People who have the second-generation iPhone 3G can run iOS 4.1 (including HDR and bug fixes), but won’t get the Game Center. (Also, as with iOS 4.0, it won’t get the multitasking features newer phones have.) If you’re still rocking the original iPhone, you can’t have iOS 4.x at all — but you knew that already, and clearly you don’t care, you pathetic Luddite.
Game Center was demoed by Steve Jobs at last week’s iPod event. It’s kind of a social network for gaming, allowing you to compete against your friends and compare results on the leader-board, and even invite people to play multiplayer games head-to-head. Right now the most common way to taunt your friends is to share your results via Twitter or Facebook, but that requires a log-in for each and every game.
Of course, that old iPod might not have the guts to actually play some of the more demanding games available, but at least you can excuse yourself when you limp in at the bottom of the league-table by blaming your old, weak iPod’s stuttering frame-rate.
Game Center [Apple]
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IPhone 3G Left Out of Appleâ€™s Game Center
I’m not writing this post only because the company involved has the awesome name of Schlumpf, but it certainly played a big part. The gadget in question is a new kind of belt-drive for bikes, the Advanced Belt Drive System, or ABDS.
The innovation here isn’t in the belts: the drive uses standard 14mm-pitch belts. It’s in the modular setup that uses a few standardized parts which can be changed around to work with pretty much any bike or belt you like.
Belt drives have a few advantages over chains, the most obvious being cleanliness. The belts require no lubricant, so there’s no dirt-collecting oil to soil your pants. They’re also lighter than chains. But there are disadvantages, too. For regular gearing, the “wrap-angle” around the rear sprocket is not big enough to prevent slippage. The answer has been to tense the belt, making it very tight. This increases wear and also reduces efficiency.
With Schlumpf’s ABDS, the bottom bracket has a gearing system, which means the rear sprocket can be bigger and pre-tensioning isn’t needed. Because of this, a bigger pitch (gap between teeth) can be used. 14mm is the industry-standard, but this is often reduced to 11mm for pre-tensioned systems just to get enough teeth engaged around the small sprocket.
The parts slot together like Meccano, and by combining several thin sprocket “plates”, you can make a kind of laminated sprocket of any width. The “chainline” can also be adjusted by moving around these plates relative to the adapters that hold them in place. And yes, you could even put one on a fixed-gear bike: Schlumpf makes an adapter for track hubs.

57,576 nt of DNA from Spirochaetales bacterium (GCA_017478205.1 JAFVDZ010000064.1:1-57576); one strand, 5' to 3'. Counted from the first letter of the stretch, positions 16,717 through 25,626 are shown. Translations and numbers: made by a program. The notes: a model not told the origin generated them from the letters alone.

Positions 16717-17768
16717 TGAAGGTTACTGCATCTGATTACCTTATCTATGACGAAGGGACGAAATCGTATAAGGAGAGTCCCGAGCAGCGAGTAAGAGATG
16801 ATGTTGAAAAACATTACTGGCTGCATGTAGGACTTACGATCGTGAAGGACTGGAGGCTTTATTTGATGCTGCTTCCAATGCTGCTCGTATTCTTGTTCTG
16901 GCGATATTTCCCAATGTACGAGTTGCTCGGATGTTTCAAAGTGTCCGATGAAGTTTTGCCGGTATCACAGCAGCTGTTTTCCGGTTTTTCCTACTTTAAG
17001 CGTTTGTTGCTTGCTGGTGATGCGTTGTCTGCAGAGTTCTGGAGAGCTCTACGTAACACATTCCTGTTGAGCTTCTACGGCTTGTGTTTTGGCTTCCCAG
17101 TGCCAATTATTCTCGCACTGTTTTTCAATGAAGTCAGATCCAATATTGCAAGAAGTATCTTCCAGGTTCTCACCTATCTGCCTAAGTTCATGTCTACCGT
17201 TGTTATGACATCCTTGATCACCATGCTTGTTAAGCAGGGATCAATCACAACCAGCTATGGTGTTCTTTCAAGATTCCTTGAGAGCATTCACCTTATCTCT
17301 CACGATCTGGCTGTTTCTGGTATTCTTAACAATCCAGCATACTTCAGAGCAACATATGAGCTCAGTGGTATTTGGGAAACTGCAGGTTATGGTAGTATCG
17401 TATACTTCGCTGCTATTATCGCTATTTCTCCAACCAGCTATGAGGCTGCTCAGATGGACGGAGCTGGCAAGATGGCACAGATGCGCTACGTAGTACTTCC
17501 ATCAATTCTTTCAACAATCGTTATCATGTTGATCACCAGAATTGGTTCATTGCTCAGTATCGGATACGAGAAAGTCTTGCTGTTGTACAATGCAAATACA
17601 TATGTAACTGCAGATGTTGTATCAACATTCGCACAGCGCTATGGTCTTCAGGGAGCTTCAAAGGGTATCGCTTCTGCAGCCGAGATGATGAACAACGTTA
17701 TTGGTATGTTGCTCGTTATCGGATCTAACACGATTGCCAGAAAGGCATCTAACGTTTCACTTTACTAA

Whether belts will ever replace chains is questionable, but they’re getting more and more popular. Hell, even I want to try one out now.
ABDS Advanced Belt Drive System [Schlumpf via Eco Velo]
Over in Japan, the NES was called the Nintendo Famicom, or Family Computer. Like the SNES, or Super Famicom that followed it, the original Famicom — launched in 1983 — looked a lot different than the one that was sold in the rest of the world.
In this exclusive gallery, shot in exquisite detail by the folks at iFixit, we take a look inside the spiritual home of Mario, part of a series showing off iFixit’s new set of console repair guides.
Originally, the Famicom was white. This aging specimen, picked up by iFixit boss Kyle Wiens, is a rather more dis-colored beige. The hideous burgundy details are pretty close to the original, though.
Nintendo Family Computer (Famicom) Teardown [iFixit. Thanks, Kyle!]
Captions by Charlie Sorrel and Kyle Wiens
Blake Bevin’s awesome home-built self-lacing sneakers are headed to a store near you, thanks to an almost too-appropriate effort to fund the production on the Kickstarter site.
You may remember v1.0 of Bevin’s sneakers, an early version of the Nike boots worn by Marty McFly in Back to the Future 2, with an external Arduino-controlled motor that only a geek could love. V2.0 is now ready, and all the components (servos) have been hidden inside for a way cooler shoe. Take a look at the video. The money-shot is at the end:
I know, right? If you’re like me you let out a little moan when you saw the laces tighten. Bevin is using the Kickstarter project to raise money to further develop the invention and take it to market, and hopefully it won’t fall foul of Nike’s patent of the idea (a patent which is clearly invalidated by prior-art: the movie itself). If you want to, ahem, kick-in with some cash, head over to the site and take a look.
Kickstarter project page [Kickstarter. Thanks, Blake!]